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Community divided over hate crime ordinance during May 2 Gillette City Council meeting

An ordinance that passed its first reading by the Gillette City Council 4-3 on May 2 drew mixed reactions from residents who stood to speak for and against it during a public hearing at City Hall.

A letter from Ariane Jimison, co-owner of Pizza Carello, is read aloud asking the Gillette City Council to support the anti-hate crime ordinance that passed it's first reading on May 2

GILLETTE, Wyo. — A proposed city ordinance intending to battle hate-motivated crime drew mixed reviews from residents this week, narrowly passing its first reading by the Gillette City Council on Tuesday.

Passing with a 4–3 vote by the council on May 2, the ordinance must advance through two more readings before Gillette joins Cheyenne, Laramie, Jackson and Casper in passing anti-hate legislation in a state that has repeatedly failed to adopt a statewide anti-hate law of its own. 

Wyoming remains one of only two states in the nation, the other being South Carolina, to not have a state-level anti-hate law in place, according to the City of Gillette. 

If enacted, the local ordinance would prohibit people from injuring, threatening to injure or inciting violence against people or their property based on their race, color, religion, sex, sexual orientation, gender identity or expression, ethnicity, national origin, ancestry or disability. 

The ordinance and its intentions drew mixed reviews from dozens of residents who appeared before the council to speak about it during a public hearing at City Hall on May 2. 

Those who spoke in support of the ordinance did so because they said it would help them feel safe or that it would send a strong message that Gillette is a community that welcomes people from all walks of life.

A letter addressed to the council penned by Arrrianne Jimison, co-owner of the renowned Pizza Carrello, implored the council to help her, her wife and others like them in a community where they feel they don’t feel safe and have experienced abuse at the hands of those who disagree with their way of life. 

“My vehicles have been vandalized, once by spray paint and another with a pumpkin thrown through my windshield,” Jimison wrote, adding that in both instances homosexual slurs were used.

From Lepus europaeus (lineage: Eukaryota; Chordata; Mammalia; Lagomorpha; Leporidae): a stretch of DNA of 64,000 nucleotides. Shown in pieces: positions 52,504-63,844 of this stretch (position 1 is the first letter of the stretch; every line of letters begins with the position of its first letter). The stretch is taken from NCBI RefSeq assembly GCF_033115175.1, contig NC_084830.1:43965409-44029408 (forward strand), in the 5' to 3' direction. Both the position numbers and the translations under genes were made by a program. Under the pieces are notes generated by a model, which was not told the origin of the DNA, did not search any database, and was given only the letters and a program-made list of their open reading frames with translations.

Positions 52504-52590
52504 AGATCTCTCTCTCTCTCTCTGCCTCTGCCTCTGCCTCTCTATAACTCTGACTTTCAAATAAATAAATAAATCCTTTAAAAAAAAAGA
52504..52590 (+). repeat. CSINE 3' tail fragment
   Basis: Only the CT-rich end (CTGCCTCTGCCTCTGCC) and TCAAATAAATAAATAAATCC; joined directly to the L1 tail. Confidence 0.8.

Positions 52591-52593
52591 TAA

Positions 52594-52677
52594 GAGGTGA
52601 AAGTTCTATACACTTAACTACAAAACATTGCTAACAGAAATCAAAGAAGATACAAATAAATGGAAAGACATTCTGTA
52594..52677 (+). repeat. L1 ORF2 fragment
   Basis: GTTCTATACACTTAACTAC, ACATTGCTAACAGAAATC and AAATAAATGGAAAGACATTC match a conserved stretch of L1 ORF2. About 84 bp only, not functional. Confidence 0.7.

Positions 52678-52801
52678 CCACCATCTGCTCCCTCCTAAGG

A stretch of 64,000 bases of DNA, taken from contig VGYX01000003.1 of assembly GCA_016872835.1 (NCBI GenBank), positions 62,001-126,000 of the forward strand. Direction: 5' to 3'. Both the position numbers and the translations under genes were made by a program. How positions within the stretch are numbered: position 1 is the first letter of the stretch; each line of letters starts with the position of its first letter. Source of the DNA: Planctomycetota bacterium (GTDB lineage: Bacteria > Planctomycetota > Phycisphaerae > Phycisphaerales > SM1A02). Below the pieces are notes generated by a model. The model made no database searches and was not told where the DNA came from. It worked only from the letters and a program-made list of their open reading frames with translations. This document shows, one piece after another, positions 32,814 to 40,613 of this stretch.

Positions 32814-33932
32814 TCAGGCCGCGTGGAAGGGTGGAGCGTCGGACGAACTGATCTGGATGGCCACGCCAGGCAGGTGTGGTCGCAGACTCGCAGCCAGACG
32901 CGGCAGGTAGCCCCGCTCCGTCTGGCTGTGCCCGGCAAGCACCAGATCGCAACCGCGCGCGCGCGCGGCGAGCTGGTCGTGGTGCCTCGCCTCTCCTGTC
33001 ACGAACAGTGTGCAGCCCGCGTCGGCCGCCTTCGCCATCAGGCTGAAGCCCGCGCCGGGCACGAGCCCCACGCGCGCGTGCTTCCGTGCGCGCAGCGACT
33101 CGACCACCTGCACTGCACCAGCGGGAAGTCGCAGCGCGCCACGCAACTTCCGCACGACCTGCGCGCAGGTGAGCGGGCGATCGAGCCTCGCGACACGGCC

She said that Pizza Carrello has been vandalized at least twice, once by someone carving homosexual slurs into a dining table and again by someone covering the men’s restroom in feces to spell out more slurs. 

Jimison wrote that she and her wife, Rachel Kalenburg, have been harassed and called names in three different grocery stores and that she herself was chased by a group of men in a pickup truck who were screaming slurs at her. 

Ariane Jimison and Rachel Kalenberg, the owners of Pizza Carello. (File Photo)

“I listen to many people say we are not wanted in our community. At the very least, some people want us to be quiet about our lives and want to take away our marriage rights,” Jimison said, claiming others would love to round them up and kill them. 

Vicki Swenson said she was in favor of the ordinance because of what she’s heard about Gillette from other communities in the state who often turn people away from moving to Gillette due to an abundance of negative, hateful rhetoric. 

“One might say the opinions of others outside of Gillette don’t matter. I strongly disagree. It matters on several levels, one being economic development — we not only need people to stay and to come to Gillette,” Swenson said, “without a skilled and knowledgeable workforce, Gillette will not grow. It will not have the solid economic base that we must have for our future.”

Sae Cotton, who goes by the pronouns they/them, expressed feeling nervous about speaking in public and said they would likely be checking behind them as they left the building that night.